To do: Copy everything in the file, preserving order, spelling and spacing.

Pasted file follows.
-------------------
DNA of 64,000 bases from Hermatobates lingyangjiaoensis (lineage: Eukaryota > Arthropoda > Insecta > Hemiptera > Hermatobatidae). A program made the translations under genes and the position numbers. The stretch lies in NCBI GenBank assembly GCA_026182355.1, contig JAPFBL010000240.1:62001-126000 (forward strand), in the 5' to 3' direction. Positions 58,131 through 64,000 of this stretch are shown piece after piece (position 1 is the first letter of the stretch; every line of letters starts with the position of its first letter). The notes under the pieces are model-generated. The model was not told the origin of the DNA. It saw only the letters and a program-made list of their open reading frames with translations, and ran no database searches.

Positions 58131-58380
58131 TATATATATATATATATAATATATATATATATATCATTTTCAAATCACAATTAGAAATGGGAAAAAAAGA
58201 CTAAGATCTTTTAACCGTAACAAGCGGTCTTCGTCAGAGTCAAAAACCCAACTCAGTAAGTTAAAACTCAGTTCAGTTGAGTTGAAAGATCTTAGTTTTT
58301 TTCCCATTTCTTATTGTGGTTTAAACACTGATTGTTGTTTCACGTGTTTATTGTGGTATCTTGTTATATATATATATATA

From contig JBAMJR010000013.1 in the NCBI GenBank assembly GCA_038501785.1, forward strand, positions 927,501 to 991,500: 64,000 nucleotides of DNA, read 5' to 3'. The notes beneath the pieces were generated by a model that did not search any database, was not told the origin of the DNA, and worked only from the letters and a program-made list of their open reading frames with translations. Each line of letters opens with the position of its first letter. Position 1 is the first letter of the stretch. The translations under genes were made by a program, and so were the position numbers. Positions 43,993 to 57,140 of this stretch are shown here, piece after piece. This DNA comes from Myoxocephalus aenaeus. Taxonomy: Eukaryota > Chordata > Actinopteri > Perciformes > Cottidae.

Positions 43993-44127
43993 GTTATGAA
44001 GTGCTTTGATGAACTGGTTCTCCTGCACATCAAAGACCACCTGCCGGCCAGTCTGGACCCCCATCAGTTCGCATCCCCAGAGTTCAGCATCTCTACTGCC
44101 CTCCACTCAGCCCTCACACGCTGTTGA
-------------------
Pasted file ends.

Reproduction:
DNA of 64,000 bases from Hermatobates lingyangjiaoensis (lineage: Eukaryota > Arthropoda > Insecta > Hemiptera > Hermatobatidae). A program made the translations under genes and the position numbers. The stretch lies in NCBI GenBank assembly GCA_026182355.1, contig JAPFBL010000240.1:62001-126000 (forward strand), in the 5' to 3' direction. Positions 58,131 through 64,000 of this stretch are shown piece after piece (position 1 is the first letter of the stretch; every line of letters starts with the position of its first letter). The notes under the pieces are model-generated. The model was not told the origin of the DNA. It saw only the letters and a program-made list of their open reading frames with translations, and ran no database searches.

Positions 58131-58380
58131 TATATATATATATATATAATATATATATATATATCATTTTCAAATCACAATTAGAAATGGGAAAAAAAGA
58201 CTAAGATCTTTTAACCGTAACAAGCGGTCTTCGTCAGAGTCAAAAACCCAACTCAGTAAGTTAAAACTCAGTTCAGTTGAGTTGAAAGATCTTAGTTTTT
58301 TTCCCATTTCTTATTGTGGTTTAAACACTGATTGTTGTTTCACGTGTTTATTGTGGTATCTTGTTATATATATATATATA

From contig JBAMJR010000013.1 in the NCBI GenBank assembly GCA_038501785.1, forward strand, positions 927,501 to 991,500: 64,000 nucleotides of DNA, read 5' to 3'. The notes beneath the pieces were generated by a model that did not search any database, was not told the origin of the DNA, and worked only from the letters and a program-made list of their open reading frames with translations. Each line of letters opens with the position of its first letter. Position 1 is the first letter of the stretch. The translations under genes were made by a program, and so were the position numbers. Positions 43,993 to 57,140 of this stretch are shown here, piece after piece. This DNA comes from Myoxocephalus aenaeus. Taxonomy: Eukaryota > Chordata > Actinopteri > Perciformes > Cottidae.

Positions 43993-44127
43993 GTTATGAA
44001 GTGCTTTGATGAACTGGTTCTCCTGCACATCAAAGACCACCTGCCGGCCAGTCTGGACCCCCATCAGTTCGCATCCCCAGAGTTCAGCATCTCTACTGCC
44101 CTCCACTCAGCCCTCACACGCTGTTGA